Understanding the advantages and limitations of these tests will be key to utilising them in unwinding the lockdown.
There seem to be two broad models for this process in the absence of a vaccine being available, something that seems at least many months away from. The first model we might describe as the “public health first” model and the second the “economy first” model. In practice, of course, there is likely to be overlap between the two.
In the “public health first” model, the main consideration is the resumption of normal social and economic life without causing a resurgence in the number of serious cases requiring hospitalisation or causing death. This will require both stratification of the population and widespread testing if it is to be effective.
First, the population of needs to be categorised according to the risk they carry themselves and the risk they pose to the rest of the population. Those at highest risk are those recently identified in the Government’s NHS letter – those, for example, who have had transplants, are immunocompromised or have severe underlying conditions such as long-standing respiratory disease.
Next come the elderly especially those who have underlying health issues such as cardiovascular disease, hypertension or diabetes.
Then we have the general population who can, if desired, be broken down into other health risk subgroups. It is arguable that the young should be treated as a separate group as all the evidence suggests that they are much more likely, on average, to have a less severe form of the illness.
Those who have had an antigen test (probably because they exhibited symptoms) which has been positive (and they have been isolated for 14 days) are unlikely to pose a risk to others. This will also be true for those who have had a positive IgG antibody test indicating recovery from infection. These will be the safest to return to work and have a less restrictive social practices. The widespread testing of the population is the key to implementing this.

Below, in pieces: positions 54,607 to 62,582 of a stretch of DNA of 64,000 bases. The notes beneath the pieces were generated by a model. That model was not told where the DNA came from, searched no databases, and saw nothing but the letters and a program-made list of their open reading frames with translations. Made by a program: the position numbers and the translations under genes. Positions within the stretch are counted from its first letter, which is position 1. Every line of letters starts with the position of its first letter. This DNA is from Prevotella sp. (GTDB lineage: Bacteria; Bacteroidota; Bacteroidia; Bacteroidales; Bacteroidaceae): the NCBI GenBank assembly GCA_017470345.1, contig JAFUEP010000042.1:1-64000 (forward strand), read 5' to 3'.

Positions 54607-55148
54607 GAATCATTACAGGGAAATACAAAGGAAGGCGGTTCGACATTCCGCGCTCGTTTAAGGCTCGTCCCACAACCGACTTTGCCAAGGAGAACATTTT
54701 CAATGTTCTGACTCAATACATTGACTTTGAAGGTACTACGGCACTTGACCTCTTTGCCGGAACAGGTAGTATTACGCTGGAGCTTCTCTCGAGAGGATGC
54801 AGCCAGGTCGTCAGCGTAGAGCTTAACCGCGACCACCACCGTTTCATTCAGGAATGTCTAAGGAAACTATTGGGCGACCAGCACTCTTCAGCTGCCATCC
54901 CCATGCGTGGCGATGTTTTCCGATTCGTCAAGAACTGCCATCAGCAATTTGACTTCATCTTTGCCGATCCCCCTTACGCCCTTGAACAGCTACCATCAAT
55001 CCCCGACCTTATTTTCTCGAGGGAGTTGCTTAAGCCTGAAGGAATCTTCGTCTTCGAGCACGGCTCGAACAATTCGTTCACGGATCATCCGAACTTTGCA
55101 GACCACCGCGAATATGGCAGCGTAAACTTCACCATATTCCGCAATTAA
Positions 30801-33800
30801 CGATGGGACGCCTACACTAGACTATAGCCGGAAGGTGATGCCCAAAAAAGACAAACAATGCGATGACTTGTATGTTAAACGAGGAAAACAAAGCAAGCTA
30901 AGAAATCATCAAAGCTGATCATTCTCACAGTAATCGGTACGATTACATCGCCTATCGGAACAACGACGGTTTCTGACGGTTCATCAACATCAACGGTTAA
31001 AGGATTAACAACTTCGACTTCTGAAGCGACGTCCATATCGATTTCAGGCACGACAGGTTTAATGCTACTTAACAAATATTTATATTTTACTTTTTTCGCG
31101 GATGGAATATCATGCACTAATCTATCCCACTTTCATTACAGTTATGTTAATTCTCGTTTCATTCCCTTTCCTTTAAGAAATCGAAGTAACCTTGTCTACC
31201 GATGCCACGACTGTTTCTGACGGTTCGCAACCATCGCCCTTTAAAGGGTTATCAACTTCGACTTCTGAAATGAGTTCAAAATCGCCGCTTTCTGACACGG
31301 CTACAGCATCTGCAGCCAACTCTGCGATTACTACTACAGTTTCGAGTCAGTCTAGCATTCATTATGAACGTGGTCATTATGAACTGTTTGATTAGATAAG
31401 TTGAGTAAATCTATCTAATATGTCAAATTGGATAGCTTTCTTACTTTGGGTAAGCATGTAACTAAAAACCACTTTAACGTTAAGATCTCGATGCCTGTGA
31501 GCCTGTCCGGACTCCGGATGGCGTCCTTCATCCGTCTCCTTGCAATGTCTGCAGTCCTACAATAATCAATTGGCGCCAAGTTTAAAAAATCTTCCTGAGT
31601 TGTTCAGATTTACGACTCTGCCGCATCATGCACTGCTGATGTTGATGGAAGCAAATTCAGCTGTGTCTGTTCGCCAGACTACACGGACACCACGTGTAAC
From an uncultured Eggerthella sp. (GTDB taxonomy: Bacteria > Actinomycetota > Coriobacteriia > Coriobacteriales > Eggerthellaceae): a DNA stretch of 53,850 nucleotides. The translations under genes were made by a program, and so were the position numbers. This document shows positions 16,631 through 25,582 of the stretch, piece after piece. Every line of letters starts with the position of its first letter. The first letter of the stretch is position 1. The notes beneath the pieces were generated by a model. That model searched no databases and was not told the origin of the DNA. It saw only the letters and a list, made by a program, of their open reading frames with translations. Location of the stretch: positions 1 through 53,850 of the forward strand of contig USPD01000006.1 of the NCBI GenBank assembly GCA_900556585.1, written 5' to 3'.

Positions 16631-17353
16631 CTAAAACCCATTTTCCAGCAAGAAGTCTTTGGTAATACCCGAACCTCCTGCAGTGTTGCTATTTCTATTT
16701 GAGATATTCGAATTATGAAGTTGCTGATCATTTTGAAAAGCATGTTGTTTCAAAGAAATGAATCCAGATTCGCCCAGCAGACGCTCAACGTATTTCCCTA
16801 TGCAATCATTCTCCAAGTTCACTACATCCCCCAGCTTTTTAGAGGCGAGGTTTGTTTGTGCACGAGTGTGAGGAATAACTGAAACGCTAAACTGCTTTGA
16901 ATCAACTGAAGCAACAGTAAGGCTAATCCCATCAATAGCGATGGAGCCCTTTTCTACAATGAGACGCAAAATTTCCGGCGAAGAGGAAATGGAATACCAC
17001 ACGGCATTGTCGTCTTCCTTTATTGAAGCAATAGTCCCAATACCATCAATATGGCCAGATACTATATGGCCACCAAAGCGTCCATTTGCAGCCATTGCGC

After these groups, those at lowest risk can gradually be reintegrated while those at the highest risk will need to maintain isolation until a vaccine is available or the rate of infection drops dramatically to what is deemed an acceptable level. In any approach that depends on levels of immunity there will need to be an ability to verify and police those who have had, or claim to have had, the necessary testing. Fortunately, the technical capacity to do this already exists in the UK.
The second model places greater emphasis on the need to get economic recovery underway, based on the argument that we cannot, for the sake of future generations and the long-term impact of a sustained shutdown, continue to prevent the economic activity of our people in order to prevent what is, in historic pandemic terms, a relatively modest risk to mortality.
Since the initial lockdown was justified in terms of not overwhelming limited NHS capacity, especially ICU and the availability of ventilators, it follows that if that capacity has grown and the rate of infection in the population has slowed, then greater public health risks can be justified. Such an approach depends less on mass testing, and could also be rolled out with those in what are assessed as being the most economically necessary areas returning to work first and others in a phased approach.
Whatever model, or hybrid of the models, is adopted or whatever alternative proposal is deemed better, the public need to know that there is an exit strategy in place. The idea that the current lockdown can be maintained for a long period, either socially or economically, is untenable.
Increasingly, people can see the great economic difficulties that may lie ahead as a result of our response so far to the coronavirus outbreak and know that it cannot continue indefinitely. We must also be aware of the social consequences of the lockdown. It is one thing to be confined to home if that home has a spacious garden and quite another if you are living as a family in a crowded flat in an inner city area.
Whatever approach is taken it is highly unlikely that there will be a single point at which the lockdown is entirely lifted, and it is worth preparing the country for the fact that any winding down of the current restrictions is likely to occur on a phased basis. There can be no “declaration of victory” against a viral outbreak, not least because subsequent waves are likely to occur and it is essential that the public are prepared for this.
The Government should be given due credit for its overall approach to this crisis based on the expert advice it has been given,china and deserves our support as it continues to walk a difficult ethical-economic tightrope.